Sea Fever – Swaziland's Quest for Maritime Power (allAfrica.com)

King Canute famously tried to order the waves to retreat. Now Swaziland’s King Mswati proposes to go one better, by ordering them to advance.

Last month his Minister of Commerce, Industry and Trade Gideon Dlamini lent his government’s full support to a project announced by a business consortium to construct a seaport.

‘At government level, we are fully behind the project and we are giving it undivided support,’ Dlamini told the Swaziland Times. ‘The project owners have conducted presentations to Cabinet and we interrogated it and found that it is a wonderful one.

‘Following Cabinet’s realisation that the project is good and viable, Prime Minister Sibusiso Dlamini subsequently tasked the different concerned ministries to start working together with the project owners straight away.’

A quick glance at the map will reveal that Swaziland has no coastline.

No matter. Business billionaire Moses Motsa, the project leader, intends to dig a 26 km long canal from the Indian Ocean south of Maputo, west across Mozambique to the town of Mlawula, in Swaziland’s northeast corner.

There a harbour big enough to berth four ships at a time will be built on 15 to 20 hectares of land at a cost of R30 billion.

The trouble is that the nearest Swaziland gets to the sea is over 70 km as the crow flies, as Mozambique’s national news agency AIM quickly pointed out, not 26 km.

‘Furthermore, as anyone who has driven from Maputo to Swaziland can testify, the land rises steeply,’ AIM said. ‘Canals are fine for transporting goods over flat terrain – but if there are hills in the way, locks must be built, dramatically increasing the costs. Building a canal with a system of locks capable of holding ocean-going vessels would be a massive engineering undertaking.’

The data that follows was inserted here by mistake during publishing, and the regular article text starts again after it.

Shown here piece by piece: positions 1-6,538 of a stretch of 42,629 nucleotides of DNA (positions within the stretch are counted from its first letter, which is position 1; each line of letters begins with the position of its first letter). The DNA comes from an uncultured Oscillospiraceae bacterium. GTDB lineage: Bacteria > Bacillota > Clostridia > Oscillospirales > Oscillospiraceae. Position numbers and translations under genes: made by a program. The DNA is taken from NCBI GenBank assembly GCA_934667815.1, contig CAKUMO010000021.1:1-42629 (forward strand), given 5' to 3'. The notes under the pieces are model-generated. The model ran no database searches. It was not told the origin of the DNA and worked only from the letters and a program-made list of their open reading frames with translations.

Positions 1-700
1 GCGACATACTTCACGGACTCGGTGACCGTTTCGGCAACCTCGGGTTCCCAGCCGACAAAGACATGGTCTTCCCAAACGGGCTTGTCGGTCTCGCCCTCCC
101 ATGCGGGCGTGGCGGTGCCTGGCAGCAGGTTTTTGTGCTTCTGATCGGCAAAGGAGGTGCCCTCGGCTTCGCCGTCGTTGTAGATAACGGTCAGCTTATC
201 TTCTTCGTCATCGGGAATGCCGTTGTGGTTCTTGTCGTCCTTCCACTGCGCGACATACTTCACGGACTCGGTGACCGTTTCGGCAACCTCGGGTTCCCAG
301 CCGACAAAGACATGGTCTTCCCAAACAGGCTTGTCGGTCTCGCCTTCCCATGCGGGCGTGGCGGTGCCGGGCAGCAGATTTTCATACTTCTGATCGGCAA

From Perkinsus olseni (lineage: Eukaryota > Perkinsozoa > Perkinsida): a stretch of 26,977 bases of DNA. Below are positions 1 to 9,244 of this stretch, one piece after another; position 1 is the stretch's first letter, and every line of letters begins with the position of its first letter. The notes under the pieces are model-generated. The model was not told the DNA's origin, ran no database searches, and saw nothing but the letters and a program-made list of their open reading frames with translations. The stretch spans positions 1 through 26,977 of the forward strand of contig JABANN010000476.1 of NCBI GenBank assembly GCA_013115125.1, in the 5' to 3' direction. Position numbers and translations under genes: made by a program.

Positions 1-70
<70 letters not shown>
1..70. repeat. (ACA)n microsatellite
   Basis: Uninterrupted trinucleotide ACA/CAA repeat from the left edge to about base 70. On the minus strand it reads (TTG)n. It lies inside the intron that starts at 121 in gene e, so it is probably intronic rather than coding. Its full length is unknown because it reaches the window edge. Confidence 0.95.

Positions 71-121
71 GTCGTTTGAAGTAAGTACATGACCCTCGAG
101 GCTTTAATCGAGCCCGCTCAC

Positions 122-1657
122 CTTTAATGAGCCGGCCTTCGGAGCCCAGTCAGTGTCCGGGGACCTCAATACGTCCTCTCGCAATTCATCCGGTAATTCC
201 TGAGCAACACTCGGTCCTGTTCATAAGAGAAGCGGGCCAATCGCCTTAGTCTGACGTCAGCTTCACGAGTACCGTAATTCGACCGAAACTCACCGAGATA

The project was also ‘entirely unnecessary’, the agency added, as Swaziland’s main trading partner is South Africa, which provides some 90% of Swaziland’s imports and buys about 70% of its exports.

‘The rest of Swaziland’s trade, for example with Europe or the US, can be easily handled by the port of Maputo. There are already reasonable rail and road links between Swaziland and Maputo. Upgrading these would certainly be much cheaper than building an inland port,’ further read the agency’s report.

It added that the Mozambican government did not seem to have been consulted on the possibility of a canal going through its territory.

This quite literally outlandish project was not announced on 1 April so we must presume Motsa and the government are being serious.

Last year the Swazi monarch opened the King Mswati III International Airport, a superfluous US$250 million construction, since the only commercial airline that uses it is Swaziland Airlink for its flights to South Africa. The company was quite happy using the old airport.

But Swaziland’s current intention to build a seaport raises Mswati’s ambition from the merely extravagant to the totally absurd.

It recalls the late Malawian President Bingu wa Mutharika, who, in 2010 actually got as far as building a harbour at Nsanje on the Shire River.

The plan of this R42 billion project was to send ships and barges down the Shire to its confluence with the mighty Zambezi and then, via Chinde, at the mouth of that river, to the port at Quelimane, about 150 km up the coast. He even presided over a ceremonial inauguration, to which all regional leaders were invited. Only Zimbabwean President Robert Mugabe and Zambian President Rupiah Banda arrived to triumphantly greet the first two barges carrying fertiliser.

But, like Mswati, Mutharika hadn’t consulted the Mozambique government, which blocked the barges and effectively scuppered the whole project, saying the rivers weren’t navigable and no environmental impact assessment had been done.